The Lobbying Commissioner is looking into former Quebec premier Jean Charest’s activities in favour of the Energy East pipeline, including an offer to the Prime Minister’s Office to organize a meeting with officials from TransCanada Corp.
Karen Shepherd instigated the review after a story in Thursday’s Globe and Mail revealed the offer.
“I take all allegations seriously,” Ms. Shepherd said in a statement, adding she would not make any other comments on the matter. “The Lobbying Act requires me to conduct all reviews and investigations in private.”
The PMO said this week that it refused to accept the offer of a meeting with TransCanada officials that was made by Mr. Charest, who is not registered to lobby the federal government or arrange meetings on behalf of clients. The final word on whether Mr. Charest needed to register will come from Ms. Shepherd’s review of the matter.
Mr. Charest’s law firm, McCarthy Tétrault, and TransCanada both refused this week to explain in what capacity the former politician offered to arrange the meeting. However, TransCanada partly broke its silence on Thursday, revealing that Mr. Charest had been acting as a “part-time” adviser for the firm up until late last year.
“Our agreement ended in the fall of 2015 so Mr. Charest has not worked for nor has been paid by TransCanada since October of last year,” TransCanada spokesman Tim Duboyce said in an e-mail.
Mr. Duboyce refused to answer follow-up questions, including whether the firm where Mr. Charest is a partner is currently working for TransCanada. McCarthy Tétrault had told The Globe that it has a “firm policy” not to comment on its clients.
The rules and regulations governing lobbying in Canada are designed to bring transparency to the process, with the stated objective of “enhancing public confidence and trust in the integrity, objectivity and impartiality of government decision-making.”
Speaking at a federal-provincial conference in Vancouver, Prime Minister Justin Trudeau said he has vowed to lead a government that “follows all of the rules.”
“That is what we have done and will continue to do, and expect from everyone who engages with the government,” Mr. Trudeau told reporters.
NDP MP Guy Caron said there are still a number of unanswered questions about the conversation this year between Mr. Charest and PMO principal secretary Gerald Butts. Mr. Caron said he hopes the investigation by the Lobbying Commissioner will “shine a light on this matter.”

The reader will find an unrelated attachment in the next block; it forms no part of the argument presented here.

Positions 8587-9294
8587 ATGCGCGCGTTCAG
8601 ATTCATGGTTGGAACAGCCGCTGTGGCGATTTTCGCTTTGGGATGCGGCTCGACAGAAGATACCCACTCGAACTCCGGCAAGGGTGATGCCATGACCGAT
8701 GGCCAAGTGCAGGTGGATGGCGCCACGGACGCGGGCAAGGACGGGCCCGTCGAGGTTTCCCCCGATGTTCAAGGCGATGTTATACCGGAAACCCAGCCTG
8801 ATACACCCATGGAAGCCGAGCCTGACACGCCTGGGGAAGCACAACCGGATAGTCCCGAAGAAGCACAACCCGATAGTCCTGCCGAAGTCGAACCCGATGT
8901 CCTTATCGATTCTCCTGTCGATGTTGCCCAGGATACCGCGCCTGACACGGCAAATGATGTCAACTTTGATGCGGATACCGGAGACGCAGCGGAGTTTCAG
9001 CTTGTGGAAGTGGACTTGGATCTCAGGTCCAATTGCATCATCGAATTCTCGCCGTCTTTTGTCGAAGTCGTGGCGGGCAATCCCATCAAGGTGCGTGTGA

“It’s always good to have clarity and transparency, even when there is only the appearance that rules governing access were broken,” Mr. Caron said.
Steven Guilbeault, senior director of environmental group Équiterre, said that as a former premier, Mr. Charest should make it clear when he is paid by a client to promote a project such as the controversial Energy East pipeline.
“Jean Charest has every right to work for anyone that he wishes,” Mr. Guilbeault said. “However, things have to be done in a transparent manner.”
TransCanada has been waging a long campaign to sell its Energy East pipeline to a skeptical public, especially in Quebec, and to the environmental movement at large. If approved, the $15.7-billion pipeline would carry 1.1 million barrels a day of Alberta oil sands crude across Canada to refineries in Quebec and New Brunswick.
In a statement this week, the PMO confirmed that Mr. Charest raised the possibility of organizing a meeting with officials from Alberta-based TransCanada this year.
“Mr. Charest and Mr. Butts had a conversation about a number of things and in the course of the conversation, Mr. Charest asked if Mr. Butts would be willing to take a meeting with TransCanada,” PMO director of communications Kate Purchase said on Tuesday.
“Mr. Butts was clear with Mr. Charest that there are rules and processes for these types of meetings and if they wanted to follow that process, he would be happy to discuss a meeting with TransCanada,” Ms. Purchase added.
In her most recent annual report, Ms. Shepherd said her office “routinely monitors media reports” as part of its enforcement of the Lobbying Act.
“When an alleged breach of the Act or the [Lobbyists’ Code of Conduct] is brought to my attention, the first step is to initiate an informal fact-finding exercise, referred to as an administrative review,” Ms. Shepherd said. “I conduct a formal investigation under the Lobbying Act if I have reason to believe that is the course of action necessary to ensure compliance with the Act or the Code.”Report Typo/Error